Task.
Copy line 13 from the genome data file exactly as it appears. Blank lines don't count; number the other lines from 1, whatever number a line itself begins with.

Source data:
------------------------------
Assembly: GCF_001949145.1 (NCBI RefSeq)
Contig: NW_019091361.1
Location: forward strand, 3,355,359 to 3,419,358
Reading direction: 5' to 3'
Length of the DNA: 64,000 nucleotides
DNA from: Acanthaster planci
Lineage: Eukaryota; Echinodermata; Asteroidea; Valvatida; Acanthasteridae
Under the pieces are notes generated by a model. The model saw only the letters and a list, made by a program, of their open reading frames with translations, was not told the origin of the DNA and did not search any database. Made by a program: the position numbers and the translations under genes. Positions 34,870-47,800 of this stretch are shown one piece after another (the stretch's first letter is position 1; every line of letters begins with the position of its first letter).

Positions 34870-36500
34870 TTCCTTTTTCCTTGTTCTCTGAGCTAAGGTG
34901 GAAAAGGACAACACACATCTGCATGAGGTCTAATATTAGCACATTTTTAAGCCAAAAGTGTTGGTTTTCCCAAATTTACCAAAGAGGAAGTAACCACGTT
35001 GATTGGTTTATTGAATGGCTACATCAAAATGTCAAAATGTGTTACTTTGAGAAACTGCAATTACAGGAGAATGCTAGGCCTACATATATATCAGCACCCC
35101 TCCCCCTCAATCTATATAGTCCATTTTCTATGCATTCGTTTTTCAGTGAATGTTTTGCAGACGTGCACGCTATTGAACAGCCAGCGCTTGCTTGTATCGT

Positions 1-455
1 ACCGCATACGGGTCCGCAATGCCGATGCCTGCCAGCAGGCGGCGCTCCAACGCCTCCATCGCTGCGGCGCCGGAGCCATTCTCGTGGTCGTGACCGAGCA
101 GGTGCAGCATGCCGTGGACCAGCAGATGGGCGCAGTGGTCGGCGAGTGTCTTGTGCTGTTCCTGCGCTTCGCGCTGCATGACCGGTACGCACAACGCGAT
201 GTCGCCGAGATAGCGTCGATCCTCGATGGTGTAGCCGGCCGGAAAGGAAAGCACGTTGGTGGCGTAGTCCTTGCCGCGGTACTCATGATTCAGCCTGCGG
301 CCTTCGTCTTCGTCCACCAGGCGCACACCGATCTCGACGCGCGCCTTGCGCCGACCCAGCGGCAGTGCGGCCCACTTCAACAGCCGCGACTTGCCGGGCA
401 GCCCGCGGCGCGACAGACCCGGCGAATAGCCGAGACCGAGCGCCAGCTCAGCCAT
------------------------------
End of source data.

35101 TCCCCCTCAATCTATATAGTCCATTTTCTATGCATTCGTTTTTCAGTGAATGTTTTGCAGACGTGCACGCTATTGAACAGCCAGCGCTTGCTTGTATCGT